When Orphans are Born

Recently I was traveling back to Kara from a village where I was visiting. I received a call from my wife Nicole saying that someone from a nearby village had died and that I was needed at the hospital. When I arrived, my friend and leader of the church in Lassa Tchou, Jean-Marie, was there waiting. He explained that he had been called to Kara to help with a woman who had died and they needed us to transport the corpse to the village so they could bury the deceased woman immediately (which is completely normal in Africa).

As we loaded the corpse into the truck, the friends of the family rode in the back while Jean-Marie rode up front with me. On our way to the village, he explained the situation. The woman had been coming to the church in Lassa Tchou off and on for some time, mostly whenever she needed help. The church was always willing to help her since she was caring for 8 children. Her husband had left her and went to “do business” in another village for the past few years and never helped out with the children, neither physically nor financially. Just before she died, the husband returned, unwilling to explain what he had been doing and again unwilling to help with the children.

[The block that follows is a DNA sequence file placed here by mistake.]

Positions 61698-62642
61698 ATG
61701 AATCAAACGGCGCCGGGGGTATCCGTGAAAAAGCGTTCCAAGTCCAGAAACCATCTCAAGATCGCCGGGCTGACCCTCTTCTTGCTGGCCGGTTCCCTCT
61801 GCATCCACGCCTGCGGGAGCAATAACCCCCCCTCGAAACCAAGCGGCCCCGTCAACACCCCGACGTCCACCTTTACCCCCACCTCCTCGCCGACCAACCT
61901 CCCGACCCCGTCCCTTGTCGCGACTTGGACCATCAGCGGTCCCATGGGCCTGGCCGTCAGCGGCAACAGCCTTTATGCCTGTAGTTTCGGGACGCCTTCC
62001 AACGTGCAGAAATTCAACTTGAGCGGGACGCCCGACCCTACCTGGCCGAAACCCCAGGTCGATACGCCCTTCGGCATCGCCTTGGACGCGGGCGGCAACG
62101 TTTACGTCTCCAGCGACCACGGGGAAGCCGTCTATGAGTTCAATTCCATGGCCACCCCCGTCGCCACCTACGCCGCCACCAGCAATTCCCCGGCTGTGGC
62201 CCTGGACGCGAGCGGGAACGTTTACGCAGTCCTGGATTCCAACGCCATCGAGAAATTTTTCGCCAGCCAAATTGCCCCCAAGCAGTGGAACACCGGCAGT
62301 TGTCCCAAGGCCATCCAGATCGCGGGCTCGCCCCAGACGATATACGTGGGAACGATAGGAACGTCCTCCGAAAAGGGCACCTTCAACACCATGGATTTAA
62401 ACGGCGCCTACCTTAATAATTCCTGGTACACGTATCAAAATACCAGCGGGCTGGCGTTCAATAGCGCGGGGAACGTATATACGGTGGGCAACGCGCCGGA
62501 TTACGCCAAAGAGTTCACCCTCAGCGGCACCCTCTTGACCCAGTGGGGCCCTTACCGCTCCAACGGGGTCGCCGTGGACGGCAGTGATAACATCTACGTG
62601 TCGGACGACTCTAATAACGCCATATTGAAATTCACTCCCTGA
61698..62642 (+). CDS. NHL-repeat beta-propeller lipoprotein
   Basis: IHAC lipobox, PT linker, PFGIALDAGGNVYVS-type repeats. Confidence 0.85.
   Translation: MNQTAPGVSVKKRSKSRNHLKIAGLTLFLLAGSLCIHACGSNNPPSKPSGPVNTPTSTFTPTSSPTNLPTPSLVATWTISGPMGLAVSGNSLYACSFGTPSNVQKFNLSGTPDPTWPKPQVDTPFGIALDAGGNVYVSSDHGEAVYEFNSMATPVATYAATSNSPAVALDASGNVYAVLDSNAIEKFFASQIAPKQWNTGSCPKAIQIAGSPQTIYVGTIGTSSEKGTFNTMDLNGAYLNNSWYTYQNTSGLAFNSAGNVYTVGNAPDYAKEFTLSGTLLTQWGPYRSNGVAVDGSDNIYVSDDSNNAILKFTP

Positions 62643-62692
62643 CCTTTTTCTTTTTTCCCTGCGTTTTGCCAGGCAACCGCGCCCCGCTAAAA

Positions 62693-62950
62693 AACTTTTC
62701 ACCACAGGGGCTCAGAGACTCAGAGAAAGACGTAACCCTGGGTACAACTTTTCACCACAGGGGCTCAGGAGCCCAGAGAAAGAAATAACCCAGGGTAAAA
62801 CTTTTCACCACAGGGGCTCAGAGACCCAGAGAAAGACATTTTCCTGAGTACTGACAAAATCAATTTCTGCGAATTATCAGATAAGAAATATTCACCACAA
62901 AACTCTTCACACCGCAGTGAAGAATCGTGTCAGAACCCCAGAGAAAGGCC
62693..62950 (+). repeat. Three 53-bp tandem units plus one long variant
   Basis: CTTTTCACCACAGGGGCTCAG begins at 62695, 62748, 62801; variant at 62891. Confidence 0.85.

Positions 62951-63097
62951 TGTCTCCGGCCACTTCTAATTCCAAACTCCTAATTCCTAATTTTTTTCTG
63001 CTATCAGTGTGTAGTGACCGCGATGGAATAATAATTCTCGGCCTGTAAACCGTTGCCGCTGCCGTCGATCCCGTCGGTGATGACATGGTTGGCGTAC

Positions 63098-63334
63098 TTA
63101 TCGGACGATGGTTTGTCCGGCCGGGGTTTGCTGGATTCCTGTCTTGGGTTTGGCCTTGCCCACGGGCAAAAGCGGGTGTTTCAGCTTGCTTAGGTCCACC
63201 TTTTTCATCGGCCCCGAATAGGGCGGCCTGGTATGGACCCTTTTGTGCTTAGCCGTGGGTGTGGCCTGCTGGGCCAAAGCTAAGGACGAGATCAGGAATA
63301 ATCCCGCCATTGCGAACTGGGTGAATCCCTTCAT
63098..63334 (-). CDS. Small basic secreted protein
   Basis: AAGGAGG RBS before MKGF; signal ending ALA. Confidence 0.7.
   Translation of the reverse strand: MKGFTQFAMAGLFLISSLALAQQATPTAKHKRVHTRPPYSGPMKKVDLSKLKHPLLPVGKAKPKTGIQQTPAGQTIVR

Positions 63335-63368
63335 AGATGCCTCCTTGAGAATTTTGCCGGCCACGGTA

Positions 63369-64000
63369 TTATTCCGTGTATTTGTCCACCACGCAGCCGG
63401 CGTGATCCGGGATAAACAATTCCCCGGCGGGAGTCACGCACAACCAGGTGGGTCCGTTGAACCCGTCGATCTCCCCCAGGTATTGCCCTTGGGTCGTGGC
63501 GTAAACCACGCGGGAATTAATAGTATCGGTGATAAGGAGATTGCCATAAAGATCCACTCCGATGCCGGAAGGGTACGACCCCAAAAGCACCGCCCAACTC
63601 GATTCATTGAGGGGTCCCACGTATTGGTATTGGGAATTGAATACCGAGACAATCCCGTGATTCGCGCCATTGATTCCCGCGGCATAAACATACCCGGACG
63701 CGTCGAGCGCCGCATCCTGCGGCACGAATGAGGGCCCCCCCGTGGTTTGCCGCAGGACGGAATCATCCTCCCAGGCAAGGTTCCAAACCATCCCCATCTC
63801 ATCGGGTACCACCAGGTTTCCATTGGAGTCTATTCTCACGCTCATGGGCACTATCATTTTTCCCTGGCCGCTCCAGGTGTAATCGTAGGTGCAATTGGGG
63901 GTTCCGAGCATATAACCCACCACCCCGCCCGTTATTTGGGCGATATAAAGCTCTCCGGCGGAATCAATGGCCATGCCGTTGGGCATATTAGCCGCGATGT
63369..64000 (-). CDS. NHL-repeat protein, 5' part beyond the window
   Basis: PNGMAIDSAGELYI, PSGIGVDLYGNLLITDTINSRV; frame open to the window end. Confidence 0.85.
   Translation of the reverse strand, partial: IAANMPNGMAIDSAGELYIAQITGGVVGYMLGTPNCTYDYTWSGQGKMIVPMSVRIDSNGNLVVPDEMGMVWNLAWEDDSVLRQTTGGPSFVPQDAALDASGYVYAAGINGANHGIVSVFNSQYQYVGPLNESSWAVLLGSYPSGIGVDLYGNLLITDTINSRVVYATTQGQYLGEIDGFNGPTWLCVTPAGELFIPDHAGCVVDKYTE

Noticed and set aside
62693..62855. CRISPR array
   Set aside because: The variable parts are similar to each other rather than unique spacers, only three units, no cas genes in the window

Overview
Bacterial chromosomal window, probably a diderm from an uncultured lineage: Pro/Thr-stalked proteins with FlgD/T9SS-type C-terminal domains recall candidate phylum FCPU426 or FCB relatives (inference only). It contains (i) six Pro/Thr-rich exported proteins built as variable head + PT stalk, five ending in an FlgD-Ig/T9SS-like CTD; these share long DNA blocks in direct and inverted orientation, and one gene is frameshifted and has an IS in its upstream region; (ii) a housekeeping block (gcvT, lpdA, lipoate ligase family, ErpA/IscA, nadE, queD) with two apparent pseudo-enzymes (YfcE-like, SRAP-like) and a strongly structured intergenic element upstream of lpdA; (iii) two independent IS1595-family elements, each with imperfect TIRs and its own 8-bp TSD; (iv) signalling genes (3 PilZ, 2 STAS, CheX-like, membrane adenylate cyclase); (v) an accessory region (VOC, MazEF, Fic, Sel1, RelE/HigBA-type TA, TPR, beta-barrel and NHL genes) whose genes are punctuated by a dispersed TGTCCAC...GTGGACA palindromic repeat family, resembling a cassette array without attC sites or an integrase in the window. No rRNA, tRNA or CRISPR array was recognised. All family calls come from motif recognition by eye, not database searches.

Even though the 8 remaining children still have a father, in more ways than one, the village considers them orphaned. The eldest son is not much older than 20 while the youngest (two of them are twins) are still in elementary school. Though they have a father, he may or may not be around, so from this moment on, in all likelihood, the family will have to fend for themselves. It is in this situation that I think about some of Jesus’ strongest words from Matthew 18:5-6 (NLT),

“And anyone who welcomes a little child like this on my behalf is welcoming me. But if you cause one of these little ones who trusts in me to fall into sin, it would be better for you to have a large millstone tied around your neck and be drowned in the depths of the sea.”

Having seen these children at the time they were told their mother had died and to see the father sitting around unwilling to comfort them helps me to understand the words that Jesus speaks to us today. When we see people whose lives have completely fallen apart, we have a responsibility to help them. When those people are children, our responsibility greatly increases due to the fact that the children are at their most vulnerable. When life falls apart and all that these orphans have is their trust in Jesus, we must stand up, take responsibility and protect them at all costs.

Who are the orphans and other vulnerable children that need our involvement and protection?

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Why I Worship - Nic Dunbar

A Modern Day Persistent Widow - Mark Kennell



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